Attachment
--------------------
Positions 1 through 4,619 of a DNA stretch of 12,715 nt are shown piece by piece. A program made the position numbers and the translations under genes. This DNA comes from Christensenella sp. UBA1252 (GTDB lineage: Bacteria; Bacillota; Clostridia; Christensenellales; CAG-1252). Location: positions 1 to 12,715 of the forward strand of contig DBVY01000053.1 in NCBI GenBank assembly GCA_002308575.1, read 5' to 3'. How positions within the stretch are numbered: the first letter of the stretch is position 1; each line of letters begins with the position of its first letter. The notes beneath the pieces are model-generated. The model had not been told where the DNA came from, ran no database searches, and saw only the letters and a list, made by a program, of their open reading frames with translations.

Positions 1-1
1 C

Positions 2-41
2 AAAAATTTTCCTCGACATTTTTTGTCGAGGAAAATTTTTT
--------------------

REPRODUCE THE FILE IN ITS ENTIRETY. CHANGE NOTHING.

Positions 1 through 4,619 of a DNA stretch of 12,715 nt are shown piece by piece. A program made the position numbers and the translations under genes. This DNA comes from Christensenella sp. UBA1252 (GTDB lineage: Bacteria; Bacillota; Clostridia; Christensenellales; CAG-1252). Location: positions 1 to 12,715 of the forward strand of contig DBVY01000053.1 in NCBI GenBank assembly GCA_002308575.1, read 5' to 3'. How positions within the stretch are numbered: the first letter of the stretch is position 1; each line of letters begins with the position of its first letter. The notes beneath the pieces are model-generated. The model had not been told where the DNA came from, ran no database searches, and saw only the letters and a list, made by a program, of their open reading frames with translations.

Positions 1-1
1 C

Positions 2-41
2 AAAAATTTTCCTCGACATTTTTTGTCGAGGAAAATTTTTT